I understand that using builder enables subclasses to override attribute defaults easily and roles can require them. This can also be accomplished using default like so:

has 'foo' =>
    is       => 'rw',
    isa      => 'Str',
    default  => sub { $_[0]->_build_foo };

I'm wondering if there are further advantages to using builder I'm not aware of? I've come up with some myself:

  • builder is declarative so you can introspect that foo is built by _build_foo
  • builder eliminates a subroutine wrapper making it a bit faster
  • builder allows the use of the helpful lazy_build.

UPDATE To clarify, this isn't about default vs builder in general but default => sub { $_[0]->_build_foo } vs builder => '_build_foo'.


I think you've already answered your own question. Using builder allows late-binding, which plays nicely with roles and classes that are intended to be subclassed. It's also valuable if the builder is pretty long — I never put a default more than a line long into an attribute definition. There's no real functional difference; default can easily emulate builder, but the result isn't very pretty.

  • Why do you think default => \&builder doesn't do every one of those things? – ikegami Apr 4 '13 at 9:26
  • 2
    @ikegami because \&builder will be resolved to &builder in the current package. A subclass that provides a new builder would have to do has '+attr' => builder => \&builder again to bind it to the overridden method. OTOH builder => 'builder' is resolved at runtime. – hobbs Apr 4 '13 at 13:54
  • As a counterpoint, a subclass can override the attribute and change the default. This does not require knowing the probably private builder method name. Both require knowing if the attribute is using default or builder because you can't have both. This is generally private information and subject to change. Overriding the default behavior of attributes in Moose is problematic, you have to publish details of how that default behavior is implemented or the subclass has to introspect. :/ – Schwern Nov 17 '15 at 20:08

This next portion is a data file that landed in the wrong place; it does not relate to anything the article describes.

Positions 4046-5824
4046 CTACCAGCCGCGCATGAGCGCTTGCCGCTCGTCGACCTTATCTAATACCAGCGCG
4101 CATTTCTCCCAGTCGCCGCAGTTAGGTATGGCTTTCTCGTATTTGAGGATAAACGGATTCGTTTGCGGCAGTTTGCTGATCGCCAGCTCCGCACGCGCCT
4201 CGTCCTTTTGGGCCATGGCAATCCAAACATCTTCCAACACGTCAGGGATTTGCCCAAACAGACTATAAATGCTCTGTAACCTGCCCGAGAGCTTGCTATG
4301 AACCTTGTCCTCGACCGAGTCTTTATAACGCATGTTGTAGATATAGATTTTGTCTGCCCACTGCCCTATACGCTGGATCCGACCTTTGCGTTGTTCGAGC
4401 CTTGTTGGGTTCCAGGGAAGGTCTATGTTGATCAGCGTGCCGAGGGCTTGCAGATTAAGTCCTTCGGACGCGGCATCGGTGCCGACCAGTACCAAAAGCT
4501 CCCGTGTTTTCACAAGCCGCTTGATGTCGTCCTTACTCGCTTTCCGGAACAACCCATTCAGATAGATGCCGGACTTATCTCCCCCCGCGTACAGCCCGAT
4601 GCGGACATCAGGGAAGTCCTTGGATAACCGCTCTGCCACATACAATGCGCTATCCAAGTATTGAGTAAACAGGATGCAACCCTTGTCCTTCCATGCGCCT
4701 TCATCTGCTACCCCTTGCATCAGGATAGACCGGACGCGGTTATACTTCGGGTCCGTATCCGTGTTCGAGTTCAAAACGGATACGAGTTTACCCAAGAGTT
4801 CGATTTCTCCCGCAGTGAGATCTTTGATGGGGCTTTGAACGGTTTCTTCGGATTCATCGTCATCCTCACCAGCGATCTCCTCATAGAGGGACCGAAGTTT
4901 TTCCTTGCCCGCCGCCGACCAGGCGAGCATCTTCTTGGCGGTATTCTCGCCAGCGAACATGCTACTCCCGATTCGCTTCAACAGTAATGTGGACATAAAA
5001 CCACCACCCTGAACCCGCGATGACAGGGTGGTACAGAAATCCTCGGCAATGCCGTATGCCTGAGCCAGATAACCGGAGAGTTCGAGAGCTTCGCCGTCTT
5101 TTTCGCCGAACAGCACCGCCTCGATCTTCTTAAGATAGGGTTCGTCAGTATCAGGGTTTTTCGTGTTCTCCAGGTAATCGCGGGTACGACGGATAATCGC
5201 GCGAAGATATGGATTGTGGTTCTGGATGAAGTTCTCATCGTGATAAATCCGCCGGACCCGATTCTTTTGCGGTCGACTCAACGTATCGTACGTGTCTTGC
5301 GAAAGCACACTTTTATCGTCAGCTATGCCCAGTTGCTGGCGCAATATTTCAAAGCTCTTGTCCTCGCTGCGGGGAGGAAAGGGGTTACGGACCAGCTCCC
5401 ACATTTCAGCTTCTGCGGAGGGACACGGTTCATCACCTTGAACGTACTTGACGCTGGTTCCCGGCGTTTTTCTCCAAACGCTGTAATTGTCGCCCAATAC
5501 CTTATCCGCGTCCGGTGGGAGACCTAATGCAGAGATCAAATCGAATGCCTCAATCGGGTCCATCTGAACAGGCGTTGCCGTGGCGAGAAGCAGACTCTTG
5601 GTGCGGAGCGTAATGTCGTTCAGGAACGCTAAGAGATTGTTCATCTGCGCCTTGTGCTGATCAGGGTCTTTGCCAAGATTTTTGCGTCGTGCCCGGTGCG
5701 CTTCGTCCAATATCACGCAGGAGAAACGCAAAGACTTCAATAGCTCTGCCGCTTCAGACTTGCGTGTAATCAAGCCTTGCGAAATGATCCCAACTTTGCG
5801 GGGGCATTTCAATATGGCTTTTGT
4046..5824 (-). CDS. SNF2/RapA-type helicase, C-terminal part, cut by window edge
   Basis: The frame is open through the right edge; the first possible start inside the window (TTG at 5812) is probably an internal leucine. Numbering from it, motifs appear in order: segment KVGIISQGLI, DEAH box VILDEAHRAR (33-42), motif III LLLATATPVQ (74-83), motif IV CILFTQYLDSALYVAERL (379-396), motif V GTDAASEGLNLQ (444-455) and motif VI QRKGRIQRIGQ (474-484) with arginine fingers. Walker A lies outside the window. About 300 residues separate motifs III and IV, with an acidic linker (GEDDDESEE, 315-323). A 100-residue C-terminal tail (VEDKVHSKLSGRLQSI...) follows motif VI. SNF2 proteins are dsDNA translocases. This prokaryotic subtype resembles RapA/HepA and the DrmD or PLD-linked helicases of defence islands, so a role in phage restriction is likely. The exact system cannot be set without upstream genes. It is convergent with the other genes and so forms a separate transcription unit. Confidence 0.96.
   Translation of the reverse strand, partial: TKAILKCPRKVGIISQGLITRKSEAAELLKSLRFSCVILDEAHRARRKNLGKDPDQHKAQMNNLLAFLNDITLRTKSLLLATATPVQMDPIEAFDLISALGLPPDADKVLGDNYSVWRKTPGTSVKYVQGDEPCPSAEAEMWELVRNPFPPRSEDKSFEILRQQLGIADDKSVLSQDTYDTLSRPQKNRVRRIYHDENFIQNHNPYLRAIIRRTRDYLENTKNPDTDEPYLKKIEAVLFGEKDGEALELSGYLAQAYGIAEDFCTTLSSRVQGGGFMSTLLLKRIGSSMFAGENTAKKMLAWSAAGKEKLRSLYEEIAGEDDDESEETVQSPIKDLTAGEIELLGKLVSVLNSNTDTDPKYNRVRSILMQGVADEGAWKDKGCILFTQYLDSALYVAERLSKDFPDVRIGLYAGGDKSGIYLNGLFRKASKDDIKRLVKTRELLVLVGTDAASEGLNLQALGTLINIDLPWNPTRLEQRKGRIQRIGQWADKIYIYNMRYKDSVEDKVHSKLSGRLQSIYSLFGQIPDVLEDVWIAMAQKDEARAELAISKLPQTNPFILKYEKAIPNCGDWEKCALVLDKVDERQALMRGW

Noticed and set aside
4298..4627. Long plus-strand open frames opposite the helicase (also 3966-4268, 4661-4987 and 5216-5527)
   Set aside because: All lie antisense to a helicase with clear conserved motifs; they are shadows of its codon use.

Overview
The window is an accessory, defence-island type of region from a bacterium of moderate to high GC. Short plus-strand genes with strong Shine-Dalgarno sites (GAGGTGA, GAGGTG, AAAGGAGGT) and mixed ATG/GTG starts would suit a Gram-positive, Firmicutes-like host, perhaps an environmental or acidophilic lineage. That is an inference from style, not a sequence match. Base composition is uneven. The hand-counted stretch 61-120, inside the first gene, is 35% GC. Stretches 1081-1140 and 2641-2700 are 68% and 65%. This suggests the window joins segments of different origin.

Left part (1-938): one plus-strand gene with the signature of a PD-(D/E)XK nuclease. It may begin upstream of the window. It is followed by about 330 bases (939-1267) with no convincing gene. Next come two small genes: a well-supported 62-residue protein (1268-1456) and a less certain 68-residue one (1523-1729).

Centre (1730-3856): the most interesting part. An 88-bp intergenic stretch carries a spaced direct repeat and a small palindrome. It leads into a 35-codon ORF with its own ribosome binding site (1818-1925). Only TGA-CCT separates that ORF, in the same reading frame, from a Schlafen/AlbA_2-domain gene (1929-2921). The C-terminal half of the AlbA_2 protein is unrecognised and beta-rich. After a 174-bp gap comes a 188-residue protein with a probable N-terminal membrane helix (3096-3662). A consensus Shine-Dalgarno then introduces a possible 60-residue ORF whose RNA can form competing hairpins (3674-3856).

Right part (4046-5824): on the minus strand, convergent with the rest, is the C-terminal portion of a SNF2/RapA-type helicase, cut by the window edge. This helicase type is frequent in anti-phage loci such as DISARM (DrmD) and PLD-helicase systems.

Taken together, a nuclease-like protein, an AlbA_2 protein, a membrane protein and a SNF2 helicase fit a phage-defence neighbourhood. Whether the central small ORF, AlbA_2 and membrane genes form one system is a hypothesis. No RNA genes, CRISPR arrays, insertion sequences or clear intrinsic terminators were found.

Using 'builder' and 'default' appropriately can make your code easier to read and organize.

'builder' also can fit a familiar pattern of programming where private methods begin with an underscore.

has json => ( is => 'ro', default => sub { JSON->new } )
has schema => ( is => 'ro', builder => '_schema' }

sub _schema {
  my $self = shift;
  $self->log_debug('constructing schema') if($self->debug);

Additionally, using builder allows you to turn expensive functions into memoized accessors without touching the original method:

sub get_things {
  my $self = shift;
  return +{ map { $_ => $self->price_for($_) }
    $self->wodgets->calulate_expensive_things };

Refactor with memoization:

has things => ( is => 'ro', lazy => 1, builder => 'get_things' );

Those are most of the ways I've used builder to clarify my code.

  • I also like to use them for attributes in say, roles, that someone might want to redefine in a class consuming said role. Seems a bit easier than redefining the whole attribute with a '+' in front of the name. – dhoss Mar 2 '12 at 7:11
  • Sorry, this isn't about builder vs default in general but default => sub { $_[0]->_build_foo } vs builder => '_build_foo'. – Schwern Mar 2 '12 at 10:36

There's no difference between

default => sub { $_[0]->_build_foo }


builder => '_build_foo'

The primary difference between default and builder is that one one calls an anon sub and the other calls a named method.

has created_time_stamp => (
   default => sub { time() },


has created_time_stamp => (
   builder => '_build_created_time_stamp',

sub _build_created_time_stamp { time() }

Using default reduces scrolling through the code as everything is where you need it. I use it for that reason. That is uses less typing is a bonus.

It also force you to be more explicit about overriding the builder. Other answers have considered this a con, but I consider calling virtual methods on an object that hasn't even been constructed yet to be a bad practice! That's what BUILD is for.

  • The question is specifically about default => sub { $_[0]->_build_foo } vs builder => '_build_foo', so subclasses can override the default, not default vs builder in general. That's why the additional sub call. – Schwern Mar 2 '12 at 10:34
  • @Schwern, Why would you do that?! No reason to do that whatsoever. Well, maybe for consistency if you've used default everywhere else. – ikegami Mar 2 '12 at 19:31
  • 2
    "Why would you do that" is exactly what I'm asking. It seems to me that builder => '_build_foo' is syntax sugar for default => sub { $_[0]->_build_foo }. Is there something more? – Schwern Mar 3 '12 at 2:41

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